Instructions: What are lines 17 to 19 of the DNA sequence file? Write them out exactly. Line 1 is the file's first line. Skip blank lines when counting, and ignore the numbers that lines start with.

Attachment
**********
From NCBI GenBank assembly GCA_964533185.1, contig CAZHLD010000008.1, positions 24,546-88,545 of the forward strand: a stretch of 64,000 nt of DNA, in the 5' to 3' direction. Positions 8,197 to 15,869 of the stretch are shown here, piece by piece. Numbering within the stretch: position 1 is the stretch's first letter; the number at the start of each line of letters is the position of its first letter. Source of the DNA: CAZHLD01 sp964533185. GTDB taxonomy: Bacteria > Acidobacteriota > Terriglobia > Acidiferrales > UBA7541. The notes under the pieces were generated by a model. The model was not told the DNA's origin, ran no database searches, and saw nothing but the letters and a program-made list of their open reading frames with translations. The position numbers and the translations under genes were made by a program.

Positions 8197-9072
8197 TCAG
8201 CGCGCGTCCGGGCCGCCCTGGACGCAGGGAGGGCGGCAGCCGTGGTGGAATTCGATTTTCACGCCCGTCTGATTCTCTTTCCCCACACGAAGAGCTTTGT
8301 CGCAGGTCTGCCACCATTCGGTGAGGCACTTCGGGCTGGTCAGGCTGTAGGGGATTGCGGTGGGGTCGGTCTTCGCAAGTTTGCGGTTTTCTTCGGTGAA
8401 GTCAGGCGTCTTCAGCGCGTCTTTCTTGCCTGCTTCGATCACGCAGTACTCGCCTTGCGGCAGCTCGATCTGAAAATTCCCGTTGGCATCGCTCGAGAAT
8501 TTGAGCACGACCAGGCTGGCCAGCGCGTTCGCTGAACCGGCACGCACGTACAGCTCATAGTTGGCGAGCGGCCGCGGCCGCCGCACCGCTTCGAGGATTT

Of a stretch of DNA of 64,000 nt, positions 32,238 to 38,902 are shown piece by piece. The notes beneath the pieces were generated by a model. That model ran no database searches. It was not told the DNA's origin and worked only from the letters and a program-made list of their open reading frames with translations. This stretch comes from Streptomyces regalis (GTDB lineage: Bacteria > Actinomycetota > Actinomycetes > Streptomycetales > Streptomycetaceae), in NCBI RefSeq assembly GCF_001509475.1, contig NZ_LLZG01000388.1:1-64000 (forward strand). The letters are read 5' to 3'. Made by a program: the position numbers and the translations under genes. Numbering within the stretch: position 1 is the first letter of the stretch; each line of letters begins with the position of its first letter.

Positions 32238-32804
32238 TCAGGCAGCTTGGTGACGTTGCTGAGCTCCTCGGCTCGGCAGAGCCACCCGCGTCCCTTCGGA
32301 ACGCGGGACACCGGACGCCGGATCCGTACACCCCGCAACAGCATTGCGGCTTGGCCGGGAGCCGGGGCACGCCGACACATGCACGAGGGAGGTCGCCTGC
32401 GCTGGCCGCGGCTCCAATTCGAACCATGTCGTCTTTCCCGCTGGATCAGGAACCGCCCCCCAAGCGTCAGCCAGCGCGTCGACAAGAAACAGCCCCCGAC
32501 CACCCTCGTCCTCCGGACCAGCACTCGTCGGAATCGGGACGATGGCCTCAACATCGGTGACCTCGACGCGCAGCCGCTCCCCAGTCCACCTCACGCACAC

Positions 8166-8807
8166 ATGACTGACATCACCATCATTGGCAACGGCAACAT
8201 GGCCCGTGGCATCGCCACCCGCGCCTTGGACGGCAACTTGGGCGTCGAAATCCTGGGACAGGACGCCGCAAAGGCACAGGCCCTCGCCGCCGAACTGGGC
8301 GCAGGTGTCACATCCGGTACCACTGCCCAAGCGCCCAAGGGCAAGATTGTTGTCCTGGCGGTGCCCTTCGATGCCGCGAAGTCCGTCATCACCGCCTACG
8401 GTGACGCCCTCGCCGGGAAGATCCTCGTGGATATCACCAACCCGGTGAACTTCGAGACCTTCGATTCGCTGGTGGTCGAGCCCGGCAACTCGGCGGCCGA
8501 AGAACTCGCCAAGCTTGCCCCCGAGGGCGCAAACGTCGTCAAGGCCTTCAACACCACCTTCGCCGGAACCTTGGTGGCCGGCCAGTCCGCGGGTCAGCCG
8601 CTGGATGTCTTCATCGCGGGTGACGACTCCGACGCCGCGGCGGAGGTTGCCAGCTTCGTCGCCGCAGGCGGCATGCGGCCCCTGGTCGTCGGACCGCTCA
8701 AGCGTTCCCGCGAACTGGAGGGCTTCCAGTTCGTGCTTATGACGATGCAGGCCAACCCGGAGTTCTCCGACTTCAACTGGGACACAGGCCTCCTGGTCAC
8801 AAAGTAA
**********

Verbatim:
8301 GCAGGTGTCACATCCGGTACCACTGCCCAAGCGCCCAAGGGCAAGATTGTTGTCCTGGCGGTGCCCTTCGATGCCGCGAAGTCCGTCATCACCGCCTACG
8401 GTGACGCCCTCGCCGGGAAGATCCTCGTGGATATCACCAACCCGGTGAACTTCGAGACCTTCGATTCGCTGGTGGTCGAGCCCGGCAACTCGGCGGCCGA
8501 AGAACTCGCCAAGCTTGCCCCCGAGGGCGCAAACGTCGTCAAGGCCTTCAACACCACCTTCGCCGGAACCTTGGTGGCCGGCCAGTCCGCGGGTCAGCCG